Salary Freeze Announced for Faculty Earning Over $125k and Staff Earning Over $75k, Including MIT’s President
Faculty and staff salaries will be frozen next year for faculty making more than $125,000 a year and staff making more than $75,000 a year, President Susan J. Hockfield announced at Wednesday’s faculty meeting.
Mandatory meal plans, all-you-can-eat dining halls, and longer service hours are some of the recommendations made in a consultant’s report for the future of MIT dining, which was leaked to dormitory e-mail lists this weekend. Several days earlier, student leaders had raised concerns that the proposal had been delivered to administrators but not to members of the Blue Ribbon Committee on Dining.
Hastily-produced signs decorated the walls of the Infinite on Monday, highlighting phrases from a proposal to revamp dining that students found objectionable.
The Undergraduate Association Senate passed a bill Monday calling for the dissolution of the Blue Ribbon Committee on Dining and the creation of a UA-chosen replacement committee comprised of students, faculty, and staff which would give students more say in the decision-making process. The bill also demands that plans described in the leaked consultant’s report to the Blue Ribbon committee be scrapped.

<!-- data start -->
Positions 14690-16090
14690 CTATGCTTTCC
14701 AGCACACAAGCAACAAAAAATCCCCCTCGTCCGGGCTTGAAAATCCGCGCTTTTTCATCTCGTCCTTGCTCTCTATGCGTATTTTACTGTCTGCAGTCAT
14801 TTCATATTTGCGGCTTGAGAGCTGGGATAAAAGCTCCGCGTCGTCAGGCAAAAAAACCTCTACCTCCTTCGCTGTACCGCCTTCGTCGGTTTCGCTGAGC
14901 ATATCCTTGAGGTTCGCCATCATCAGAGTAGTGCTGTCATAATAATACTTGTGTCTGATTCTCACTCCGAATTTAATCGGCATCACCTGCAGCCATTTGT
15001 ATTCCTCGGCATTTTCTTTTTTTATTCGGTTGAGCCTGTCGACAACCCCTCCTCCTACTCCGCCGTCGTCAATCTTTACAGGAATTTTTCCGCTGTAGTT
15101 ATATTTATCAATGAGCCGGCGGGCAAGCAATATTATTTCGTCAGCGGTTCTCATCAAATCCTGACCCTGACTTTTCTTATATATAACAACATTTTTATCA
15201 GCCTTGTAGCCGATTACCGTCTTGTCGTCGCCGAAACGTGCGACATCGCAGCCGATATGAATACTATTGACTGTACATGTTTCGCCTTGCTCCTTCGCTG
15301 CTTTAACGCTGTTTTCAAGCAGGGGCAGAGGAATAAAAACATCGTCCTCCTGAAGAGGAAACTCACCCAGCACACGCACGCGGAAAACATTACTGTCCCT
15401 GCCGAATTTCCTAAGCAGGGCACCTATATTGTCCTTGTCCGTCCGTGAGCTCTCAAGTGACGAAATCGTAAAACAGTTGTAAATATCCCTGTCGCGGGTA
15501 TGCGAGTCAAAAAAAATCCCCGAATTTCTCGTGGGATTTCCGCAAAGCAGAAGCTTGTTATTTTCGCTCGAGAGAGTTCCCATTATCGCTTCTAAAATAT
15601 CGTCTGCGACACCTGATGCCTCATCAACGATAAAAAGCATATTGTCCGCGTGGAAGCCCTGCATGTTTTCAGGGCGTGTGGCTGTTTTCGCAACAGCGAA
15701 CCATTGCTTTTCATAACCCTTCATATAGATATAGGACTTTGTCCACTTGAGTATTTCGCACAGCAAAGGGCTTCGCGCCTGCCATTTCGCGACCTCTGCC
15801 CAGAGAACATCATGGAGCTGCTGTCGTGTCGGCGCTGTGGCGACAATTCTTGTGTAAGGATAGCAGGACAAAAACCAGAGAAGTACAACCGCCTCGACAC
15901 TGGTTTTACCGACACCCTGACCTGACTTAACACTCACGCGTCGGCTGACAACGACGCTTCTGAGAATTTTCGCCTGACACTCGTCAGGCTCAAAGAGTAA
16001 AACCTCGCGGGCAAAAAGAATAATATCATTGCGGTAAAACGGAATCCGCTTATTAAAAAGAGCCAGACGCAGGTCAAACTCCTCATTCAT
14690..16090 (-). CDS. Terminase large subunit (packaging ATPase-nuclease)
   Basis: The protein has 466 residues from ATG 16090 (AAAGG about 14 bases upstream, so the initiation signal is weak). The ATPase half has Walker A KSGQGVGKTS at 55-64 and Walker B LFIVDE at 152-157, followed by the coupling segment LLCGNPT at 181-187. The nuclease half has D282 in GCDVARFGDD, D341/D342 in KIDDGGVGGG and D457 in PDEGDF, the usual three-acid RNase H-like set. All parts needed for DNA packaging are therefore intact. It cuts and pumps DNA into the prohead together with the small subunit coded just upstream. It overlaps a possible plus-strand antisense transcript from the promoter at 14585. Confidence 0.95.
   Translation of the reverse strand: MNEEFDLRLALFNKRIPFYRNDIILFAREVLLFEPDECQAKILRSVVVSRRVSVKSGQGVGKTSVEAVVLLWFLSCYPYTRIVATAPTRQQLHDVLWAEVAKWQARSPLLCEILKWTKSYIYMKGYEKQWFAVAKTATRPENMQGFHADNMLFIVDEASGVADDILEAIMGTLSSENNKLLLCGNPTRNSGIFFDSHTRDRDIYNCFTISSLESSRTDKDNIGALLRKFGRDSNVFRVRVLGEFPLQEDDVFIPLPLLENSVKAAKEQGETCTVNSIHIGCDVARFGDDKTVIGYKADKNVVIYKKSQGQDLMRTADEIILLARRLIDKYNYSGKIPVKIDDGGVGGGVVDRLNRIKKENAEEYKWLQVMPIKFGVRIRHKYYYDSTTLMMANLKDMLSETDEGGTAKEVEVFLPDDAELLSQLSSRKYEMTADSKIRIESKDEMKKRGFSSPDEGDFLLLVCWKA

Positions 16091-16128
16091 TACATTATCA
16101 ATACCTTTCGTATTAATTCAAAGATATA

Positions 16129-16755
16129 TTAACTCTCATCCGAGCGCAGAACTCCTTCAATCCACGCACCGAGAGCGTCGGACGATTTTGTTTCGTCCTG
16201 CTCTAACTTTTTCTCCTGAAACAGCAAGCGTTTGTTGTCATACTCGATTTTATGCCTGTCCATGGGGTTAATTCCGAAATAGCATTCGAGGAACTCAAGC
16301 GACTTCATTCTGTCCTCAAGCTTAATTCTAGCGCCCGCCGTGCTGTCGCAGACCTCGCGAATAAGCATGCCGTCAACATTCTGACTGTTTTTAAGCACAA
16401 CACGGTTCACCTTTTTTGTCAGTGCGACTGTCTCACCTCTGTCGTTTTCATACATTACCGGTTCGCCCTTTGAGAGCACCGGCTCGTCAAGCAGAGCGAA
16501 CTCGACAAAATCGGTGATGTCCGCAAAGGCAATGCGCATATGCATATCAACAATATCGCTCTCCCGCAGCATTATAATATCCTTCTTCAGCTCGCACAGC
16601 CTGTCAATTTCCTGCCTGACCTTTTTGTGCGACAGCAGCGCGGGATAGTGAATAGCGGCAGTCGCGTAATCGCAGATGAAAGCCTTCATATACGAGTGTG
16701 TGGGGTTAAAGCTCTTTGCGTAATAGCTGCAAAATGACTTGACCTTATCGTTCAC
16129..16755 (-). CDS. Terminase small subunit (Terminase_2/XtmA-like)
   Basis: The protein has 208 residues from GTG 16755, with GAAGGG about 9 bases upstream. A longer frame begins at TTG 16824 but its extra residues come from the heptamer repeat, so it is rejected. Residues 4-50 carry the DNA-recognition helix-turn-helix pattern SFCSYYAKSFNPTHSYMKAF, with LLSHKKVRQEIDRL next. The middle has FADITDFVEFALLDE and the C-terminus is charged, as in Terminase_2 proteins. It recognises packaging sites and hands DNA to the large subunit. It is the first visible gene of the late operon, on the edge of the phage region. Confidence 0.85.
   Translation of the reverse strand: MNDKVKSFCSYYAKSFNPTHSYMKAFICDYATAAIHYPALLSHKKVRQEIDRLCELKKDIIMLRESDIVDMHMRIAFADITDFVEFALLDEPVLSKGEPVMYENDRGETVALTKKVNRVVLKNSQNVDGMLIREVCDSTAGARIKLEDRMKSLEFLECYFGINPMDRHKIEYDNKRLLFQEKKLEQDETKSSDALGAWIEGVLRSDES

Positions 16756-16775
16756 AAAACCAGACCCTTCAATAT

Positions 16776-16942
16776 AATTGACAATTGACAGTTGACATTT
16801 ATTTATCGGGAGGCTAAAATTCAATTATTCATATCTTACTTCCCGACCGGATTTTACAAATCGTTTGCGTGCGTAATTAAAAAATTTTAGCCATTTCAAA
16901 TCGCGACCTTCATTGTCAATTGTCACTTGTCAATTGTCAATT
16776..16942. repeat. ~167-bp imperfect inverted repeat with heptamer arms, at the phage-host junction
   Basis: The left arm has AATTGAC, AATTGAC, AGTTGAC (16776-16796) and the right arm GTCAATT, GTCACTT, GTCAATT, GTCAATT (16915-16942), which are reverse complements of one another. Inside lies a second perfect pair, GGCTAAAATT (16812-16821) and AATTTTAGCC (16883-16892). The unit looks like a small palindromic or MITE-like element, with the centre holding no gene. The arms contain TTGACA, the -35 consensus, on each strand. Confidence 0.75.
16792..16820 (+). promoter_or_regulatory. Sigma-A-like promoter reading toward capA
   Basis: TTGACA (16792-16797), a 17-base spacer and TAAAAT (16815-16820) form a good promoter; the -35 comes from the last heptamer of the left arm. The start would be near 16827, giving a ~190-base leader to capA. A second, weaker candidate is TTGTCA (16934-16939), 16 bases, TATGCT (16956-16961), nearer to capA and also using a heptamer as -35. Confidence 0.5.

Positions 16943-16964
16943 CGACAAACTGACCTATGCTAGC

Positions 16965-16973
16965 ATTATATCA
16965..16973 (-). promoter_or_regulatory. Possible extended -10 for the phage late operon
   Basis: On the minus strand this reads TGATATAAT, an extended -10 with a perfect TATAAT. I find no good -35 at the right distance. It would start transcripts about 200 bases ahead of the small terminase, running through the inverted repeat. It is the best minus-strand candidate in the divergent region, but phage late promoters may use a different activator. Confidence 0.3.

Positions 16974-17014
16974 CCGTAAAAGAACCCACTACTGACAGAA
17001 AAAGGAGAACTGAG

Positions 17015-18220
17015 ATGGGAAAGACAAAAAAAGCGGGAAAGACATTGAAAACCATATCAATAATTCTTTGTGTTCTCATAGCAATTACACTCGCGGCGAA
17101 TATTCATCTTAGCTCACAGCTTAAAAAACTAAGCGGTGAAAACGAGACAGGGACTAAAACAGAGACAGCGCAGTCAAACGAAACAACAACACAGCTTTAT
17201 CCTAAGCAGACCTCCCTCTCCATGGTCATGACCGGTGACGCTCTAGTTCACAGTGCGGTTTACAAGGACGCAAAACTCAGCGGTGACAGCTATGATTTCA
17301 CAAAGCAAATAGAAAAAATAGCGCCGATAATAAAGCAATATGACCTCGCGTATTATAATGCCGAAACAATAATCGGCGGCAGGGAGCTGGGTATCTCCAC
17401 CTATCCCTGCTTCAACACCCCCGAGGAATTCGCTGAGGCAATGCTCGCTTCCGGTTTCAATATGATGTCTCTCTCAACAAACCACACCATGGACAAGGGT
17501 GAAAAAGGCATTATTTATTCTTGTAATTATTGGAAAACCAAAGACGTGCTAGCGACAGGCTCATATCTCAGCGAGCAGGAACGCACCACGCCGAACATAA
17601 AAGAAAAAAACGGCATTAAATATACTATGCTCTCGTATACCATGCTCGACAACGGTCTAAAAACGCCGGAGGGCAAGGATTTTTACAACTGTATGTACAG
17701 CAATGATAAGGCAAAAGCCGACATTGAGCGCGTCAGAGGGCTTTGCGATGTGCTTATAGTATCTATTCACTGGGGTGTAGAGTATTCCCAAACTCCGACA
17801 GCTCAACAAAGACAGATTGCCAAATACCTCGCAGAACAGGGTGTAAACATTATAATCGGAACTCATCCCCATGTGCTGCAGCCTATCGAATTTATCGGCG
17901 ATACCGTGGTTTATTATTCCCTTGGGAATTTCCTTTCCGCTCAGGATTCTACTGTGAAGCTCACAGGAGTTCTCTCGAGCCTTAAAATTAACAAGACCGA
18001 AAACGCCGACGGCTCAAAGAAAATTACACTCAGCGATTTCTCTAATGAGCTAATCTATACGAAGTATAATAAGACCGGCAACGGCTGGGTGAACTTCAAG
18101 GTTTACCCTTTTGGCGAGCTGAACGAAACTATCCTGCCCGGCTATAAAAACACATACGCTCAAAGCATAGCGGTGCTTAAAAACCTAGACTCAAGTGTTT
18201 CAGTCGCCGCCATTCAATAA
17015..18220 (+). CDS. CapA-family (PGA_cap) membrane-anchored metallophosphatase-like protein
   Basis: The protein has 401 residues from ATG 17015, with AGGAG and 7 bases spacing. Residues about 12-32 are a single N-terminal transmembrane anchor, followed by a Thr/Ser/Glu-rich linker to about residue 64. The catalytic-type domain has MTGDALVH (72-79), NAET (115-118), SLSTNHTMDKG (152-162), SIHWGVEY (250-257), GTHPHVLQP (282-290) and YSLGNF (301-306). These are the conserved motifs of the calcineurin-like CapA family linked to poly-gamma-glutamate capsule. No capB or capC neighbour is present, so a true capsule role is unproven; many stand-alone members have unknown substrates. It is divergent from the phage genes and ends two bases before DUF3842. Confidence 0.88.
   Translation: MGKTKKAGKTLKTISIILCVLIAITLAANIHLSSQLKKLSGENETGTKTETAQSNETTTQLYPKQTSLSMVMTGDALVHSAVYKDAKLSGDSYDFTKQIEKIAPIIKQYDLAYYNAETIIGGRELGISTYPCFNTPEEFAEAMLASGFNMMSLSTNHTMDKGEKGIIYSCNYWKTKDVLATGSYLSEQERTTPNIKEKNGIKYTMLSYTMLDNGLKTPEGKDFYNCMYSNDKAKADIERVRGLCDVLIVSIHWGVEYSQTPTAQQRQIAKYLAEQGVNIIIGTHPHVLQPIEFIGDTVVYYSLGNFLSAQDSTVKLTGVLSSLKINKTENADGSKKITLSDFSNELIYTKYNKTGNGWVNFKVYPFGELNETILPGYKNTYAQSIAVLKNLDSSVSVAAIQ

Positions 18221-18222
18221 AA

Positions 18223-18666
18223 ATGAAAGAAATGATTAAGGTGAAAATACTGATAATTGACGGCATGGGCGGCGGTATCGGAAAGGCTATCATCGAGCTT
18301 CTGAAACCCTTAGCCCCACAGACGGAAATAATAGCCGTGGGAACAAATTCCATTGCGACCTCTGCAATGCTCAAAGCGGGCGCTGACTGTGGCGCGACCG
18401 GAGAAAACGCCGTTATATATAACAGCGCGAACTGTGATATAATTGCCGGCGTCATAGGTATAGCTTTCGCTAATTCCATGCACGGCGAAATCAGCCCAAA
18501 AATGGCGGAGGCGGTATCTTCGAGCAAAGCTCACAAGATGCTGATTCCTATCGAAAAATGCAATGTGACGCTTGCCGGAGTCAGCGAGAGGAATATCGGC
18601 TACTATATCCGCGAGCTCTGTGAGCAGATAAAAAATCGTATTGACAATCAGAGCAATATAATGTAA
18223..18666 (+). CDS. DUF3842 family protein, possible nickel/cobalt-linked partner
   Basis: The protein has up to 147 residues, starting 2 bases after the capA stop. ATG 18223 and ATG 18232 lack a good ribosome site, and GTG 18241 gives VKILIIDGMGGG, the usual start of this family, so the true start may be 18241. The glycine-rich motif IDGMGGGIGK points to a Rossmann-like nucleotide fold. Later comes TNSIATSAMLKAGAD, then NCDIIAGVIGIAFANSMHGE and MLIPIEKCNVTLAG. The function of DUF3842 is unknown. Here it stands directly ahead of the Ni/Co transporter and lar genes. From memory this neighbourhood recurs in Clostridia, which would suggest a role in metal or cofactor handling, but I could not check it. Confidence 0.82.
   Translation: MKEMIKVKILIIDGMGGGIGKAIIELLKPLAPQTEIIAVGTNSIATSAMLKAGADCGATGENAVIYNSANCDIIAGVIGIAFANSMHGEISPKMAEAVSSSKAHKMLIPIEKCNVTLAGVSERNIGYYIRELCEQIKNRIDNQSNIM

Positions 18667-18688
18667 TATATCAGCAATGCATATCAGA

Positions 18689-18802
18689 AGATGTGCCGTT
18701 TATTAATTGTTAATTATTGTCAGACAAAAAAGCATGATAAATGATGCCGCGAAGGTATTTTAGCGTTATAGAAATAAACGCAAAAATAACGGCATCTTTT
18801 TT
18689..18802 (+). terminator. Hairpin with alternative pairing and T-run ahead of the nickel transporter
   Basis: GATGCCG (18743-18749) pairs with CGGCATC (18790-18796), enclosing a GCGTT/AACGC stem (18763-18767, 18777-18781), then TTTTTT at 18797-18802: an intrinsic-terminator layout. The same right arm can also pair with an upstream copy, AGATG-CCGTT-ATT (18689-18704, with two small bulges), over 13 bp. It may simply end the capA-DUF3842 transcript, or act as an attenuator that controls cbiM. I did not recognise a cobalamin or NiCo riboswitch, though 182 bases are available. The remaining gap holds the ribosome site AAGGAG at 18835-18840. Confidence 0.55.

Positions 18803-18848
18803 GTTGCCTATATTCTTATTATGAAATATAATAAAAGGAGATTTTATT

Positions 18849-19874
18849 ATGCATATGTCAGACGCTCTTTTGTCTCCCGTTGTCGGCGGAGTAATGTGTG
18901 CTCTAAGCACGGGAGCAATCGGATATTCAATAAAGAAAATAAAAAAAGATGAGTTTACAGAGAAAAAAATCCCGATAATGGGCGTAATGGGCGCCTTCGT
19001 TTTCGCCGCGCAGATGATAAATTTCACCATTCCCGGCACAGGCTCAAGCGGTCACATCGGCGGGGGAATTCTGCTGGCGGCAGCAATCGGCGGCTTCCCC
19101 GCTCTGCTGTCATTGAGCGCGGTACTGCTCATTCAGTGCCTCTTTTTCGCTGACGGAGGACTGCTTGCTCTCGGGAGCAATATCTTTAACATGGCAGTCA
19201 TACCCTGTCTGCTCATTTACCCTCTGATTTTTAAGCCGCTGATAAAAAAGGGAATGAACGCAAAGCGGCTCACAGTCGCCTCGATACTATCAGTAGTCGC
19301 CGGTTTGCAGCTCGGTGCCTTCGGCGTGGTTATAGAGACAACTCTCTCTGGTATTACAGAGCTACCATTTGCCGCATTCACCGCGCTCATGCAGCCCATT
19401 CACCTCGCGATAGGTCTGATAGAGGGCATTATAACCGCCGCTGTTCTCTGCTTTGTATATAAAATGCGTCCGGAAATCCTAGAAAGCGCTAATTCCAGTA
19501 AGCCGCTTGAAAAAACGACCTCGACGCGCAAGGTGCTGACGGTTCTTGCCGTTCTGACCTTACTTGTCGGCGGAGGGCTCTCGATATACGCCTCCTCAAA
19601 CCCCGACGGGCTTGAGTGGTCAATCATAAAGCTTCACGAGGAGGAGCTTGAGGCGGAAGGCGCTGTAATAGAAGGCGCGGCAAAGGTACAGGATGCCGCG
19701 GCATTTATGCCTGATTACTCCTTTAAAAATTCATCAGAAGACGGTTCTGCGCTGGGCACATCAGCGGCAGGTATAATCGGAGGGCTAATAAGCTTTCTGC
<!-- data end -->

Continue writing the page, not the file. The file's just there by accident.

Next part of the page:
As Hillary Rodham Clinton arrived in Japan on Monday, her first foreign visit as secretary of state, North Korea threatened to test what its neighbors believe is a ballistic missile capable of reaching the United States.
Several Democratic lawmakers from Illinois said Monday that they were troubled by revelations about Roland W. Burris, the state’s newest senator and a fellow Democrat. And at least one called for Burris to come before the state Legislature and explain himself.
Close on the heels of the pope’s rehabilitation of a group of schismatic bishops, including one who denied the Holocaust, a second scandal has compounded a searching debate within the church over whether Pope Benedict XVI’s focus on doctrine and perceived insensitivity to political tone are alienating mainstream Catholics and undermining the church’s moral authority.
The U.S. Justice Department’s ethics office is in the final stages of a report that sharply criticizes Bush administration lawyers who wrote legal opinions justifying waterboarding and other harsh interrogation methods, according to department and congressional officials.
Although the Western Conference may have bested the Eastern Conference in Sunday’s NBA All Star Game, the weather bragging rights are clearly in the East. It didn’t seem possible, but much of the ice and snow that fell in the prior month has vanished in recent days. Although temperatures haven’t been far from the climatological average, daily high temperatures have consistently climbed above freezing. This, combined with a few bouts of rain in lieu of additional snow storms, has laid waste to the deep snow pack Mother Nature had built up last month. However, we’re still in the depths of winter and the risk of snow returning spontaneously is still in the cards. Thankfully, this week does not feature a return to the ice cavern of January.
The fireball that streaked across the Texas sky and appeared to dive toward earth over the weekend remained a mystery on Monday after the military said the event had nothing to do with a collision of satellites last week and did not seem to involve an artificial satellite coming down.